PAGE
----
Increasing delays are being reported as air traffic controllers are furloughed at airports across the country. (AFP / Getty Images)
How much frustration will build up in the skies before politicians on the ground in Washington do something about flight delays?
That’s what the flying public, airlines and some politicians asked Tuesday, as delays erupted across the nation’s air traffic grid for the second straight weekday that air traffic controllers were taking a day off without pay.
The battle over automatic federal spending cuts — resulting in the furlough of about 1,500 controllers a day — combined with weather and airport construction caused 273 cancellations and 4,749 delayed flights by late in the day, according to FlightAware.com, which tracks U.S. flights.
New York’s three main airports — LaGuardia, JFK and Newark’s Liberty — had sporadic delays all day Tuesday that the FAA attributed to weather, congestion or staffing issues. Delays at those airports tend to ripple across the country. There were also delays at airports in Los Angeles, Dallas/Fort Worth, Las Vegas and Washington.
Tuesday’s toll comes on top of 400 canceled flights and 6,997 delays on Monday, and 207 cancellations and 4,842 delays on Sunday, the first day of furloughs. The Federal Aviation Administration said 1,200 of Monday’s delays were a result of the furloughs; 400 of Sunday’s were.
At least two U.S. senators, a Republican and a Democrat, urged postponing the furloughs Tuesday, something the nation’s airlines sued to do on Friday.
But the stalemate between the Obama administration, which insists the furloughs are the only way to cover the cuts, and congressional Republicans, who argue that there must be other ways to achieve savings, continues.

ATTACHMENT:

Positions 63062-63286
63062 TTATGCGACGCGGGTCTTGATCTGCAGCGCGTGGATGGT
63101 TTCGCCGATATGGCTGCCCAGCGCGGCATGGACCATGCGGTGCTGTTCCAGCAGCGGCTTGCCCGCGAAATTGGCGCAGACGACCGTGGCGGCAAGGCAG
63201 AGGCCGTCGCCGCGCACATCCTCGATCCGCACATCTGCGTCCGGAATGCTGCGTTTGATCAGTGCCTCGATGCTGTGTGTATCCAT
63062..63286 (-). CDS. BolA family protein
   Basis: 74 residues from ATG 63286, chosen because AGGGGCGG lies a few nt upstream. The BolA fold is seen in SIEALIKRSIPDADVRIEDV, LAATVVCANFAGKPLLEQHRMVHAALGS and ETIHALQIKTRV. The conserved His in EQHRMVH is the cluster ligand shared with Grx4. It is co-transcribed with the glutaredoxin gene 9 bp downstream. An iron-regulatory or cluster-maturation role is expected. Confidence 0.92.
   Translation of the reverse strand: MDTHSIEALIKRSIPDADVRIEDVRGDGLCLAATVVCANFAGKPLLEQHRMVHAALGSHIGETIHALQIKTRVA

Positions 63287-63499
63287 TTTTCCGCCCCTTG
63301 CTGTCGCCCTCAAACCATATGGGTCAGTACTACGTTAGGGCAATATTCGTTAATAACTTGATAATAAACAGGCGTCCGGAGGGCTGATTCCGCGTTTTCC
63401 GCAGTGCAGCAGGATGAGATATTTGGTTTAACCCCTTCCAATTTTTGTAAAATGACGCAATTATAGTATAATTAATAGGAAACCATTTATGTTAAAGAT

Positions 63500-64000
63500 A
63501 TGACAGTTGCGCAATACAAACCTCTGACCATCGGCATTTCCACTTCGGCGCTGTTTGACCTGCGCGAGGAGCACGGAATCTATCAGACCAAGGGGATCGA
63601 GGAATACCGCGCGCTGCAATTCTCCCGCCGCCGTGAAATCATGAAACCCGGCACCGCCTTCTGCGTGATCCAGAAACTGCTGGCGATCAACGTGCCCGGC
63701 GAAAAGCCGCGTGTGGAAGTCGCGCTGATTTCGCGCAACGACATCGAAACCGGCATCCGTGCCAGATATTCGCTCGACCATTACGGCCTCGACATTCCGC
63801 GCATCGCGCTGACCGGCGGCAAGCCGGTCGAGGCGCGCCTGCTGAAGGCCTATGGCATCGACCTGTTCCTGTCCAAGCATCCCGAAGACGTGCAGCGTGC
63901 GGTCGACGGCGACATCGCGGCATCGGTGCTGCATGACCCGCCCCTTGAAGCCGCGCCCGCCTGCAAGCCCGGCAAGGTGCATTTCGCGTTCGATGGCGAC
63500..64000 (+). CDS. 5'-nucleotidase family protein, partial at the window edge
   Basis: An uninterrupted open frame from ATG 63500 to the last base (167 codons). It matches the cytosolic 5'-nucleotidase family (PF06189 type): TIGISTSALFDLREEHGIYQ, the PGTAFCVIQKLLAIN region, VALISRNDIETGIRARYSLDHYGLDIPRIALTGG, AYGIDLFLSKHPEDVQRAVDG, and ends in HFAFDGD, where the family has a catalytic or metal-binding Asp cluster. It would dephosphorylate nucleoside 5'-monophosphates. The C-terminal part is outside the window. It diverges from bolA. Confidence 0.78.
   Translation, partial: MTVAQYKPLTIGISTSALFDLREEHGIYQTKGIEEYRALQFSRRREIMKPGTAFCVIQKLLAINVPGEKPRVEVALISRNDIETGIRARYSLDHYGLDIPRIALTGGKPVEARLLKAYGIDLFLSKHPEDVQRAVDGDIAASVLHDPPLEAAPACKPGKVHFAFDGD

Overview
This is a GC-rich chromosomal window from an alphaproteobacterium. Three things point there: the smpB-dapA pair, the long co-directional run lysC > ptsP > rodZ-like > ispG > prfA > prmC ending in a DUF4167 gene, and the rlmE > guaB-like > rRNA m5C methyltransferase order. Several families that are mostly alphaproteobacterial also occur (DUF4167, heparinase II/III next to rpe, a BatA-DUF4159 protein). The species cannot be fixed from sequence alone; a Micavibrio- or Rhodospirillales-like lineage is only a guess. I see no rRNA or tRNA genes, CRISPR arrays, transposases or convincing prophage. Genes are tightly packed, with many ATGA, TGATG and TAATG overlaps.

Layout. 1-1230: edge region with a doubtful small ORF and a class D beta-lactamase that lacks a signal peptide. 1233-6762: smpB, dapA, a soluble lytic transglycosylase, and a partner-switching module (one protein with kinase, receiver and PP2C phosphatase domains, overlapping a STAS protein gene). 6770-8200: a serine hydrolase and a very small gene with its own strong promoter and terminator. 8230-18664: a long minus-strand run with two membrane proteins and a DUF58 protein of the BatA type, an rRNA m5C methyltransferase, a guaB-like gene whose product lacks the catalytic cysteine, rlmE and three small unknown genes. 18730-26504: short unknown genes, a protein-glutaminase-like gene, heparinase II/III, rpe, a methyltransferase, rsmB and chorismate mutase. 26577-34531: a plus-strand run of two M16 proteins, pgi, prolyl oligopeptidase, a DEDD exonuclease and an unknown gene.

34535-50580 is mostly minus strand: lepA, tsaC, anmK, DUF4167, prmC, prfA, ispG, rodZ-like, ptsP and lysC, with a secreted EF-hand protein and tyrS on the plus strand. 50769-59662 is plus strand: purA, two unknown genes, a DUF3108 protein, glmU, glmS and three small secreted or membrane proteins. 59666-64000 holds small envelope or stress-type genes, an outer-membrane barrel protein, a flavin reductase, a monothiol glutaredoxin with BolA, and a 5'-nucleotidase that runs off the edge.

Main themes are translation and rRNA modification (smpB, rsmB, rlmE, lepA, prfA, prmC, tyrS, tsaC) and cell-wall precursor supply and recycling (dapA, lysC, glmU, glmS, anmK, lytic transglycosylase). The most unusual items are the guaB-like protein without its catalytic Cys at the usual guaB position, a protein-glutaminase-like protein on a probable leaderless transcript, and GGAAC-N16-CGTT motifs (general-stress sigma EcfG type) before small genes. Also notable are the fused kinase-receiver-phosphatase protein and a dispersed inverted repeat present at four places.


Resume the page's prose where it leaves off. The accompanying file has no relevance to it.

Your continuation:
It’s creating havoc for fliers such as Lisa Hagendorf who say their travel plans have been disrupted. Hagendorf’s Delta Air Lines flight from Chicago’s O’Hare to New York’s JFK was delayed twice Monday before ultimately being canceled. The airline, she said, cited “weather problems,” but as far as she could tell, the skies were clear in Chicago.
She had planned on it being a quick day trip for work. Instead, she ended up staying in a Chicago hotel overnight to catch a 6:30 a.m. flight Tuesday.
“The news with the furloughs is just too coincidental,” she said. “Because of the furlough, my same-day trip to Chicago became an unexpected ‘overnightmare.’”
Charles Moynihan, an ESPN producer and photographer, was scheduled to fly from Phoenix to Newark on an 11:36 a.m. United Airlines flight on Tuesday. The flight was delayed to 2:40 p.m.
“This is unacceptable,” he said. “Mother Nature is ‘unpredictable.’ Airlines are at her mercy. To me, the furloughs were a ‘predictable’ known and should have been spread out over a longer period of time to lessen passenger angst.”
On the ground in Washington, congressional Republicans and Obama administration officials turned to finger-pointing.
The FAA must cut $637 million by Sept. 30. The agency says it is achieving $200 million of those savings through the furloughs of 47,000 employees, including about 13,000 air traffic controllers. On Tuesday, administration officials reiterated that they had no other choice but to impose the furloughs.